5 simple activities to help kids sound out words
Cracking the reading code takes practise and repetition. Decoding words, or sounding them out, is the ability to apply existing knowledge of lettersound relationships to correctly pronounce printed words.
Many children develop the ability to decode words over time with regular reading practise. However, struggling readers may require a little more repetition to hone this crucial skill. Children also benefit from explicit instruction according to the science of reading. Phonics instruction is an essential component of learning to read and involves teaching your child how to decode words by correlating sounds with letters in a systematic way. Here are five helpful ways you can help your child sound out words.
1. Explain the “how” of decoding words
When your child comes across a word, they are unfamiliar with, show them how they can sound out the word themselves by breaking it up into smaller parts (e.g., /c/…/a/…/t/). Help your child identify the phonemes – the single units of sound that distinguish one word from another – in words (e.g., /b/…/ur/…/n/). There are 44 phonemes in the English language. Phonemes charts can be found online.
The English language also contains many irregular spelling rules which can make sounding out particular words confusing. For example, the letter combination /ch/ in the words 'chef', 'choir' and 'cheese' has three different pronunciations. Then there are tricky words like said, are and was. Take time to help your child learn the pronunciation of every new word along with its meaning, in order to help them identify 'irregular' words by sight.
Decoding plays an important role and needs to be taught alongside other skills as you can see in Scarborough's Reading Rope, to help children reach a skilled level of reading.
2. Teach blending
Blending is a crucial step in becoming a fluent reader. Put simply, blending is the ability to smoothly combine individual sounds together in words. For example, an early reader may read out each individual sound in the word 'fast' like /f/…/a/…/s/…/t/, while smooth blending would be sounding the word out as /faasst/.
Synthetic phonics involves identifying sets of letters and sounds and blending the sounds all the way though the word. The next step is to segment the word into sounds to spell it. For example, children learn that /d/ /o/ /g/ are three individual sounds that can be sounded out and then blended together to make the word 'dog'.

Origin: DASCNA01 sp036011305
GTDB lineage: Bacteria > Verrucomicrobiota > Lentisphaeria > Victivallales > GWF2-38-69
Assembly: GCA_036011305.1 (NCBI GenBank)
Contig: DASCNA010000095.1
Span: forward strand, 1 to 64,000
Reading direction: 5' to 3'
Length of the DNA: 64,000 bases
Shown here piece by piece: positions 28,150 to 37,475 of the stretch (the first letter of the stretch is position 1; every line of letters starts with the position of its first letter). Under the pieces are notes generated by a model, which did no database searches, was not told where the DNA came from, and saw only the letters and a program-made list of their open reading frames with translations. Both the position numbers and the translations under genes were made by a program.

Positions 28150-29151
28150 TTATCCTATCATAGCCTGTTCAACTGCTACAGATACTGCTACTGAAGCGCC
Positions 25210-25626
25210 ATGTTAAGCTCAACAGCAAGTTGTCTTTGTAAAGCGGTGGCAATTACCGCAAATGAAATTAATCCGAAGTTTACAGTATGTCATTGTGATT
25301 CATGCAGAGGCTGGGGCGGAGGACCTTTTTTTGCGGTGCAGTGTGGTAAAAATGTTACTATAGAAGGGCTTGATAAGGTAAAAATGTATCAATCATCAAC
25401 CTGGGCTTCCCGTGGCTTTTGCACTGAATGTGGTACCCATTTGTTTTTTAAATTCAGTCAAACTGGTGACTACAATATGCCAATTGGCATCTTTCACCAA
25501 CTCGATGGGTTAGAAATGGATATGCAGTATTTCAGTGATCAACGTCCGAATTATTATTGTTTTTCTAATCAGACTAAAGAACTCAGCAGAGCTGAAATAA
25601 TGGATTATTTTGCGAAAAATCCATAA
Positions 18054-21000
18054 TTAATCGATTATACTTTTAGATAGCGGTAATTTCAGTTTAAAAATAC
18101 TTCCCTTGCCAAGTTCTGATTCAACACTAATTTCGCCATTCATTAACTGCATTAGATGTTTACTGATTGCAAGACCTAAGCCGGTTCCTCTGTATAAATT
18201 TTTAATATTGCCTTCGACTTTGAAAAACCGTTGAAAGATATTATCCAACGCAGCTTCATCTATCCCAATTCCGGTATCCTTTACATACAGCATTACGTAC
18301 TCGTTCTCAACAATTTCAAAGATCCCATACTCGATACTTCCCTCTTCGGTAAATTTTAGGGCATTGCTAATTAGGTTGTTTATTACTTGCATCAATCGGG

3. Write it down
When helping your child sound out words, consider the following:
- Say it slowly – stretch out words so that it's easier to hear the sounds. Vowel sounds are usually the easiest to stretch out.
- Hold the sound – Starting with the first sound, hold it and stop.
- Find the letter – Help your child identify the letter whose sound matches the sound they have identified.
- Write it down – Write that letter down straight away, without waiting until the entire word has been sounded out. Help your child write a letter or letter combination for each sound as soon as the sound is identified.
Writing each sound as you go will help your child remember early sounds in a word by the time, they figure out later sounds.
The Reading Eggs phonics approach includes sounding out letters, as well as the next step which is building words using onset‑rime. Get a Free Trial today to access activities and games to help your child master these skills in a fun way!
4. Play with rimes and onsets
A rime refers to the string of letters that follow an onset, which is the first phonological unit of any word. You can play with rimes and onsets by cutting out pieces of cards and writing a phoneme on each one, for example, b c f p r s m and h.
Write the word at on a separate piece of paper. Ask your child to look at the rime at and decide if they have a phoneme that would correctly complete the word (e.g., b + at = bat).
5. Read aloud
Set aside regular time with your child and watch them pay attention to your tone, pronunciation and the emphasis you put on certain words. Not only is this a great way to show children how fun reading books can be, but it also helps them start to see how printed words are closely connected to spoken words.
Reading aloud with your child helps them associate individual sounds with printed letters and letter combinations. Let your child hear you read aloud slowly while watching your finger identify each sound. Programs like Reading Eggs include read aloud options with eBooks for early readers, highlighting individual sounds as they are being read out.
So, as you can see helping kids learn how to sound out is such an important step on the path of helping a child learn to read proficiently. Use the ideas, strategies and links to resources mentioned above to help your child master this skill before moving on to the next step of their reading journey, particularly if they're struggling or have additional needs. Repetition and practise in a systematic way is key.
Also consider positive screen time options like using educational apps or the multi‑award winning Reading Eggs online reading program. This is a sure fire way to ensure your child reinforces everything they need to know about sounding out words and phonics in a fun, engaging way!